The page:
Hash_DRBG and HMAC_DRBG have security proofs for a single call to generate pseudorandom numbers.[12] The paper proving the security of Hash_DRBG and HMAC_DRBG does cite the attempted security proof for Dual_EC_DRBG used in the previous paragraph as a security proof to say that one should not use CTR_DRBG because it is the only DRBG in NIST SP 800-90A that lacks a security proof.[12]

HMAC_DRBG also has a machine-verified security proof.[13] The thesis containing the machine-verified security proof also proves that a compromise of a properly-implemented instance of HMAC_DRBG does not compromise the security of the numbers generated before the compromise.[13]

CTR_DRBG has been shown to have security problems when used with certain parameters because cryptographers failed to consider the block size of the cipher when designing this pseudorandom number generator.[14] CTR_DRBG appears secure and indistinguishable from a true random source when AES is used as the underlying block cipher and 112 bits are taken from this pseudorandom number generator.[14] When AES is used as the underlying block cipher and 128 bits are taken from each instantiation, the required security level is delivered with the caveat that a 128-bit cipher's output in counter mode can be distinguished from a true random number generator.[14] When AES is used as the underlying block cipher and more than 128 bits are taken from this pseudorandom number generator, then the resulting security level is limited by the block size instead of the key size and therefore the actual security level is much less than the security level implied by the key size.[14] CTR_DRBG is also shown to fail to deliver the expected security level whenever Triple DES is used because its 64-bit block size is much less than the 112-bit key size used for Triple DES.[14]

NIST Special Publication 800-90A version history[edit]

References[edit]

  1. ^ a b Green, Matthew (2013-09-20). "RSA warns developers not to use RSA products". Retrieved 2014-08-23. 
  2. ^ Schneier, Bruce (November 15, 2007). "The Strange Story of Dual_EC_DRBG". Retrieved November 25, 2016. 
  3. ^ a b Perlroth, Nicole (2013-09-10). "Government Announces Steps to Restore Confidence on Encryption Standards". New York Times. Retrieved 2014-08-23. 
  4. ^ Ball, James; Borger, Julian; Greenwald, Glenn (2013-09-05). "Revealed: how US and UK spy agencies defeat internet privacy and security". The Guardian. Retrieved 2014-08-23.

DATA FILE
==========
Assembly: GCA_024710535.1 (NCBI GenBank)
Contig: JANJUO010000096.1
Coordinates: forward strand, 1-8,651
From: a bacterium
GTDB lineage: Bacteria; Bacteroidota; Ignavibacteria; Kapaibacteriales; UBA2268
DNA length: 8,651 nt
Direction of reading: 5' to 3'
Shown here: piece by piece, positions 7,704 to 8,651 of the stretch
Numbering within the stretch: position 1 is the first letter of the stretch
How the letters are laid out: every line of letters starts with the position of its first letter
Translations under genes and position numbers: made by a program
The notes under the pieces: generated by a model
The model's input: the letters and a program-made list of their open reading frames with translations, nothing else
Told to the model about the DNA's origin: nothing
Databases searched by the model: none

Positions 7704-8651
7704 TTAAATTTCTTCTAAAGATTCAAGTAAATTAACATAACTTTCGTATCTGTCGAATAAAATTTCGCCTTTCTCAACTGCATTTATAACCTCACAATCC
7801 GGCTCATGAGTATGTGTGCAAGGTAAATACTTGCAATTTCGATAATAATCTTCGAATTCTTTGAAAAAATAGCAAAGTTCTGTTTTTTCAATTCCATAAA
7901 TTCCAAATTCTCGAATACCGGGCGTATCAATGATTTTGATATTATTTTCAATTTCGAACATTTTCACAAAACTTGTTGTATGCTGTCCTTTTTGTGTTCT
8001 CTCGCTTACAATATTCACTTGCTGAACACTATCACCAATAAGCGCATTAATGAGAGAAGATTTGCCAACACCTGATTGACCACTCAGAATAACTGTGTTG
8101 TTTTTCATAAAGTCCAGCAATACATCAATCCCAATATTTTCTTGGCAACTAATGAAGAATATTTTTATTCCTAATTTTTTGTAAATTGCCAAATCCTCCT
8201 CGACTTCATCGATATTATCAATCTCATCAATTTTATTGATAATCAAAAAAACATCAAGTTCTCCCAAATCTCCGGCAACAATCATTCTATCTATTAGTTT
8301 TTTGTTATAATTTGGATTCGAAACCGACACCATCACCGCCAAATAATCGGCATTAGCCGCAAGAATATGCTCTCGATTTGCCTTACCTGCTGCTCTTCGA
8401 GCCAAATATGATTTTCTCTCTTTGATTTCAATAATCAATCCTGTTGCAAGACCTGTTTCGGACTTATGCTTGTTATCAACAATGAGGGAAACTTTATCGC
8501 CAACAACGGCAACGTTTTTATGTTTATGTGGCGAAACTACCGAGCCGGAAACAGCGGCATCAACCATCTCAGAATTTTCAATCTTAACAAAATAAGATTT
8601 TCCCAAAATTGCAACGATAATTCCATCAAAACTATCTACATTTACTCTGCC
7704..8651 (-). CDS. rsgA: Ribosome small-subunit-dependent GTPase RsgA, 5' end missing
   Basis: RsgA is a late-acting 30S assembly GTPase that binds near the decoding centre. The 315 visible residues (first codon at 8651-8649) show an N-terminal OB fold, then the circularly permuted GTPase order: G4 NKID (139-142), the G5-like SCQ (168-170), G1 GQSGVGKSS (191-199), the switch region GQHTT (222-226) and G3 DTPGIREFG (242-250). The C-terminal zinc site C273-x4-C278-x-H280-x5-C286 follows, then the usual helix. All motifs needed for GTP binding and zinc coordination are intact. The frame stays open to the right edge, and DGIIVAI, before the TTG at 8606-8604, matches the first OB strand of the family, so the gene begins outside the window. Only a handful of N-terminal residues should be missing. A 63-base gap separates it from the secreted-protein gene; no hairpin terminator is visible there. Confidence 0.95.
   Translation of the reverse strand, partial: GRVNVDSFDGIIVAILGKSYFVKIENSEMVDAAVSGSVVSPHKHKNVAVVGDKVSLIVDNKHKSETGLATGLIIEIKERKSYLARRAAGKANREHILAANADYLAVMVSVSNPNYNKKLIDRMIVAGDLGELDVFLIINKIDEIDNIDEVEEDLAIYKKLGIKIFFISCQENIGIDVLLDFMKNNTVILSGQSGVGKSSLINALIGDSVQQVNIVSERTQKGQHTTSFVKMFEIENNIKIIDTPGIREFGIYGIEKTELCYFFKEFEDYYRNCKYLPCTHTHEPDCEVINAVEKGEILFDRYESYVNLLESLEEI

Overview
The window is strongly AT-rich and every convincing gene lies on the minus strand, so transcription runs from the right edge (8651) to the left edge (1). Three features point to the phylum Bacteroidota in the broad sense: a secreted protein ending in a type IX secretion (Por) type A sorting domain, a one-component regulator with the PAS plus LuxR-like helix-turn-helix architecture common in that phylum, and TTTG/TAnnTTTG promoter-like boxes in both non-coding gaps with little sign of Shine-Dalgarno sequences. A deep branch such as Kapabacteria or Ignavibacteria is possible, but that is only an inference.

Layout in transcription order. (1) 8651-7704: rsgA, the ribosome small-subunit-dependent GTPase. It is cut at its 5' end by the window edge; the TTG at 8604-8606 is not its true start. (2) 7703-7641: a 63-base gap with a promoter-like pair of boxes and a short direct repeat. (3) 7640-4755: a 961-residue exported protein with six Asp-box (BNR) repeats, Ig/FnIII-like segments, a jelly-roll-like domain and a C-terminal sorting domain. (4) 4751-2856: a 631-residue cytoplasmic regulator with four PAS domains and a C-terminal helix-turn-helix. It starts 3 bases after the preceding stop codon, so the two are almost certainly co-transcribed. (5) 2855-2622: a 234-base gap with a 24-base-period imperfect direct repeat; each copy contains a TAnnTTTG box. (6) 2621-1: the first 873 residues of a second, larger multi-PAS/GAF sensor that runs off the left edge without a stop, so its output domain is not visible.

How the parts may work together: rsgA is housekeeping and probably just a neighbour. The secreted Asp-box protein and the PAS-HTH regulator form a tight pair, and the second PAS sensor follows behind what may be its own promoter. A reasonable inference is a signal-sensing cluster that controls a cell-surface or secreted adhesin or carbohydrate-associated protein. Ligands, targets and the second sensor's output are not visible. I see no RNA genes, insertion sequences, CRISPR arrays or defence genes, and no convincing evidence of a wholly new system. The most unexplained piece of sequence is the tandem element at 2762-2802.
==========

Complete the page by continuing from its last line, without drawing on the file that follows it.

5. ^ Menn, Joseph (2013-12-20). "Exclusive: Secret contract tied NSA and security industry pioneer". Reuters. Retrieved 2014-08-23. 
  6. ^ Bruce Schneier (2007-11-15). "Did NSA Put a Secret Backdoor in New Encryption Standard?". Wired News. Archived from the original on 2007-11-15. Retrieved 2014-08-23. 
  7. ^ Goodin, Dan (2013-09-20). "We don't enable backdoors in our crypto products, RSA tells customers". Ars Technica. Retrieved 2014-08-23. 
  8. ^ "NIST Invites Comments on Draft SP 800-90A, Revision 1". National Institute of Standards and Technology. 2014-04-21. Retrieved 2014-08-23. 
  9. ^ Barker, Elaine; Kelsey, John (June 2015). "NIST Released Special Publication (SP) 800-90A Revision 1: Recommendation for Random Number Generation Using Deterministic Random Bit Generators" (PDF). National Institute of Standards and Technology. doi:10.6028/NIST.SP.800-90Ar1Freely accessible. Retrieved November 19, 2016. 
  10. ^ a b c d Brown, Daniel R. L.; Gjøsteen, Kristian (February 15, 2007). "A Security Analysis of the NIST SP 800-90 Elliptic Curve Random Number Generator" (PDF). Retrieved November 19, 2016. 
  11. ^ Schoenmakers, Berry; Sidorenko, Andrey (May 29, 2006). "Cryptanalysis of the Dual Elliptic Curve Pseudorandom Generator" (PDF). Retrieved November 20, 2016. 
  12. ^ a b Kan, Wilson (September 4, 2007). "Analysis of Underlying Assumptions in NIST DRBGs" (PDF). Retrieved November 19, 2016. 
  13. ^ a b Ye, Katherine Qinru (April 2016). "The Notorious PRG: Formal verification of the HMAC-DRBG pseudorandom number generator" (PDF). Retrieved November 19, 2016. 
  14. ^ a b c d e Campagna, Matthew J. (November 1, 2006). "Security Bounds for the NIST Codebook-based Deterministic Random Bit Generator" (PDF). Retrieved November 19, 2016.